It is a moral as well as an empirical point, he adds. “Putin is going to die, and when he does, does that mean everything else is forgiven? All of the crimes? The deportations, the kidnappings of children, the rapes of women, the castrations of men, the murder of Ukraine’s elite? How can any of that be processed according to the idea that this is his war alone?”
When we meet, barely a week has passed since the abortive rebellion by Wagner warlord Yevgeny Prigozhin — and so I am also curious to ask whether, given the fascist swerve of Russian society that Snyder identifies, we should not be careful what we wish for in cheering Putin’s demise?
“Putin is really not our problem,” Snyder responds. “I mean, the last 30 years have shown quite clearly that we don’t actually have much ability at all to influence Russia . . . time after time we have demonstrated we don’t change anything inside Russia.”
He continues: “I find the Prigozhin interlude honestly quite reassuring, because it shows us that there are Russians who perfectly well understand the situation in Ukraine; that Russians are also capable of completely forgetting about Ukraine when there’s a greater stress — when there’s an actual succession struggle going on, all they talk about is themselves.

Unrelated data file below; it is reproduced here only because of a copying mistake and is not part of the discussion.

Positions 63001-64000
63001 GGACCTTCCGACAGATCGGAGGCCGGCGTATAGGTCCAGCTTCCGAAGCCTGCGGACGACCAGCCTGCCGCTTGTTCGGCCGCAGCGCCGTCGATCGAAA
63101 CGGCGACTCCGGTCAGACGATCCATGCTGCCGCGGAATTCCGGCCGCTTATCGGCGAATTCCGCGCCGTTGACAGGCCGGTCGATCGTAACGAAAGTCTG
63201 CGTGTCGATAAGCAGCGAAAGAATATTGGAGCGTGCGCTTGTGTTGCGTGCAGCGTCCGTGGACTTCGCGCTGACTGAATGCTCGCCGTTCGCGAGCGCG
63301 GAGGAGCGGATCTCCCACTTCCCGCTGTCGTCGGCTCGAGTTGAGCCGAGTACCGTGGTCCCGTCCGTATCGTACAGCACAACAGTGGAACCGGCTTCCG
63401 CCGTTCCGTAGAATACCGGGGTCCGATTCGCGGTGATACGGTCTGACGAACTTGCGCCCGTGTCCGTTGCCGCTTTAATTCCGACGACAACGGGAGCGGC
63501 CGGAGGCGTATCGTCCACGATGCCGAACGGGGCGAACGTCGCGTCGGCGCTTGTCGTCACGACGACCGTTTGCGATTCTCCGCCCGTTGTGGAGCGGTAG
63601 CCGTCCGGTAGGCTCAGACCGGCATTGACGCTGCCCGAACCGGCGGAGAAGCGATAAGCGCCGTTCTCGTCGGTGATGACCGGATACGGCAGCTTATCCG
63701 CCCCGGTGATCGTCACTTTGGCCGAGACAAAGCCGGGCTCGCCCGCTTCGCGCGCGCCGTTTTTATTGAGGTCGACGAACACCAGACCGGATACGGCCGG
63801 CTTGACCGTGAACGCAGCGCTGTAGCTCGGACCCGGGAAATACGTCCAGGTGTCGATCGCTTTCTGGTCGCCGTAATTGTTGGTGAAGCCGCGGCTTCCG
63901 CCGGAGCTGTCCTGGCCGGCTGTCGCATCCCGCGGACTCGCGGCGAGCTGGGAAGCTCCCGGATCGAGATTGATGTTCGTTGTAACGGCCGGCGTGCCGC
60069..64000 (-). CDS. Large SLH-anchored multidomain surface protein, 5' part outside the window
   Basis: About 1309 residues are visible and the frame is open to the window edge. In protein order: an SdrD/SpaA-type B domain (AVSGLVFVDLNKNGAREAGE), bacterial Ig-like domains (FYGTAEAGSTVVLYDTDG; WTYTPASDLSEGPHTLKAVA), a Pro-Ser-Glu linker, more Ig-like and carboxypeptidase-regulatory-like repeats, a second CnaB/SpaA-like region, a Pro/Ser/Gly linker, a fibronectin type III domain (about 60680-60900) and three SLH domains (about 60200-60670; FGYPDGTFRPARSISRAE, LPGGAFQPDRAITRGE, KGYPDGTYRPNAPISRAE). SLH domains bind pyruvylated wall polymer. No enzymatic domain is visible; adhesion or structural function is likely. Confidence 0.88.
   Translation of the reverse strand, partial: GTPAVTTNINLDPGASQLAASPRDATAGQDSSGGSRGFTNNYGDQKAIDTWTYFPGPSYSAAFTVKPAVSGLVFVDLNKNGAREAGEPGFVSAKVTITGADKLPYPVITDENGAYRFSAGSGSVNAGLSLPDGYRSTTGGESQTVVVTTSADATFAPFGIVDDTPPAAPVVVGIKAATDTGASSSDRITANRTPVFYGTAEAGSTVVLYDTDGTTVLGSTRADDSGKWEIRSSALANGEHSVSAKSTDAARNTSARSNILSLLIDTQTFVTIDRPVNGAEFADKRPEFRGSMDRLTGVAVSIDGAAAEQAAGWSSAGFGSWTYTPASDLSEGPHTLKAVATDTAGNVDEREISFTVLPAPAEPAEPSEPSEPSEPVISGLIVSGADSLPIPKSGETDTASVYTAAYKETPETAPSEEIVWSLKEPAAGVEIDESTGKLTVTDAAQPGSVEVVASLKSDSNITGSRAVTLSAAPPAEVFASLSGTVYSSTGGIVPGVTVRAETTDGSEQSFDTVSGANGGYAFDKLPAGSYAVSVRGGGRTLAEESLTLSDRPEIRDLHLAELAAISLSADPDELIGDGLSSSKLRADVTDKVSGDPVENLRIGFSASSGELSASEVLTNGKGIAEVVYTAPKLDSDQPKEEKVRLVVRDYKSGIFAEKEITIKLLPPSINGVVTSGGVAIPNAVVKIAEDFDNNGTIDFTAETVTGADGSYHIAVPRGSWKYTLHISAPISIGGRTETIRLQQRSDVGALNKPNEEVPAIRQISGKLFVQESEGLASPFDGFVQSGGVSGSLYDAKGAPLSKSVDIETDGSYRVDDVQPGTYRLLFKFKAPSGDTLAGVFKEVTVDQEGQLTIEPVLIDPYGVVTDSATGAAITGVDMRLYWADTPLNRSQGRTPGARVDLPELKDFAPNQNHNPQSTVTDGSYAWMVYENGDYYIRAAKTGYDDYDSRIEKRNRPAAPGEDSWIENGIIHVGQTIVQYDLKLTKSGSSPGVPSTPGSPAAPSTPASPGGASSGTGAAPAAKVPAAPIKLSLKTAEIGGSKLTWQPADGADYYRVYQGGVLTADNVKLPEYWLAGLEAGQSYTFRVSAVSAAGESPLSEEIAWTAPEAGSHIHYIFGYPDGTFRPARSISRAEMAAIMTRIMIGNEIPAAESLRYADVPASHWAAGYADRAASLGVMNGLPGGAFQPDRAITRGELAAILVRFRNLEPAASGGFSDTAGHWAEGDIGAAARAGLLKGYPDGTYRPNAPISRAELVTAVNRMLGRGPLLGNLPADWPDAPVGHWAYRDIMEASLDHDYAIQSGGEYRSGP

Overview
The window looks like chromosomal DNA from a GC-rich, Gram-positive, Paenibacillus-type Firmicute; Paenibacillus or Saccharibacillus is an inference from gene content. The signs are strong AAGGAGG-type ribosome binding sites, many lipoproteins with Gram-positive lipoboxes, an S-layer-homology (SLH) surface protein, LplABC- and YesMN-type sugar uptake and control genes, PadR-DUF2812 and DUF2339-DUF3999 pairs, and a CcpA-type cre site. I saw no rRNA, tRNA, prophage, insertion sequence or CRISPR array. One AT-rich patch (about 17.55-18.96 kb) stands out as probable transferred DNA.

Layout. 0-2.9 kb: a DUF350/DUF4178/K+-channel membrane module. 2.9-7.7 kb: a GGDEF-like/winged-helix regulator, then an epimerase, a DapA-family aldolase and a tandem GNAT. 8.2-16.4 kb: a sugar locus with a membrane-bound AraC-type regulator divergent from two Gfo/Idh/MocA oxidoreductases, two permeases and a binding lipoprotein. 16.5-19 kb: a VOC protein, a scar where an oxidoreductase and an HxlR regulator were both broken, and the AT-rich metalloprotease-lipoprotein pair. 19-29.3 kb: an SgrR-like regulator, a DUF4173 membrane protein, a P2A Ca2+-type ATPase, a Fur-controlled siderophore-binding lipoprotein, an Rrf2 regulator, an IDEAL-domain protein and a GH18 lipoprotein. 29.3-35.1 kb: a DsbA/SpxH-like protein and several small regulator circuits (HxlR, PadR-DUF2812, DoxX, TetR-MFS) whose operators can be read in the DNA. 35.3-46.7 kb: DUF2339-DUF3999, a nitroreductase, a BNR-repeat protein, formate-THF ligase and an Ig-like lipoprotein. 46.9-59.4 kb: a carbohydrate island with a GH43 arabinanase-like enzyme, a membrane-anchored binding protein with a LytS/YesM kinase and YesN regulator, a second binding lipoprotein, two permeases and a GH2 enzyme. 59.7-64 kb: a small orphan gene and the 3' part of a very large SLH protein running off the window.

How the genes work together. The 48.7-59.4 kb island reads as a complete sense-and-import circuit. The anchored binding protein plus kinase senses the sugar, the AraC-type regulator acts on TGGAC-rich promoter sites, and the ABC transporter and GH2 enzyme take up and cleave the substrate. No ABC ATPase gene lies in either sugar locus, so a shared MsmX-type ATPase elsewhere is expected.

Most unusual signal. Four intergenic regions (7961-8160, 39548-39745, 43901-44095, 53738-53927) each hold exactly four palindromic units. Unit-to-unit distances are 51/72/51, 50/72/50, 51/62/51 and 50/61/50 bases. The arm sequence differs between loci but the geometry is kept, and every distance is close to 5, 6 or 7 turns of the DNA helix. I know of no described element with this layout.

“We drive ourselves round and round in anxious circles about what Russia is thinking about this war, and we’re not letting ourselves realise that the Russians will find ways out for themselves . . . They don’t need for us to have our focus groups and our studies and our exit ramps. Anthropologically speaking, our exit ramps are not applicable to their highways, if you’ll forgive that stupid metaphor?”
He quickly alights on a more elegant turn of phrase: “It’s two different fairy tales, as the Poles say.”
In Russia, the west seems to forget it is not seeing a mirror nation-state to its own. It is a different paradigm of power altogether, driven by “Weberian notions of charismatic leadership”, says Snyder.
“The thing is, Russia can’t have a domestic policy,” Snyder muses. “The elite have stolen all the money, all the laws are corrupted, and there’s almost no social mobility or possibility of change in most Russians’ lives, so foreign policy has to compensate and provide the raw material — the scenography — for governance.”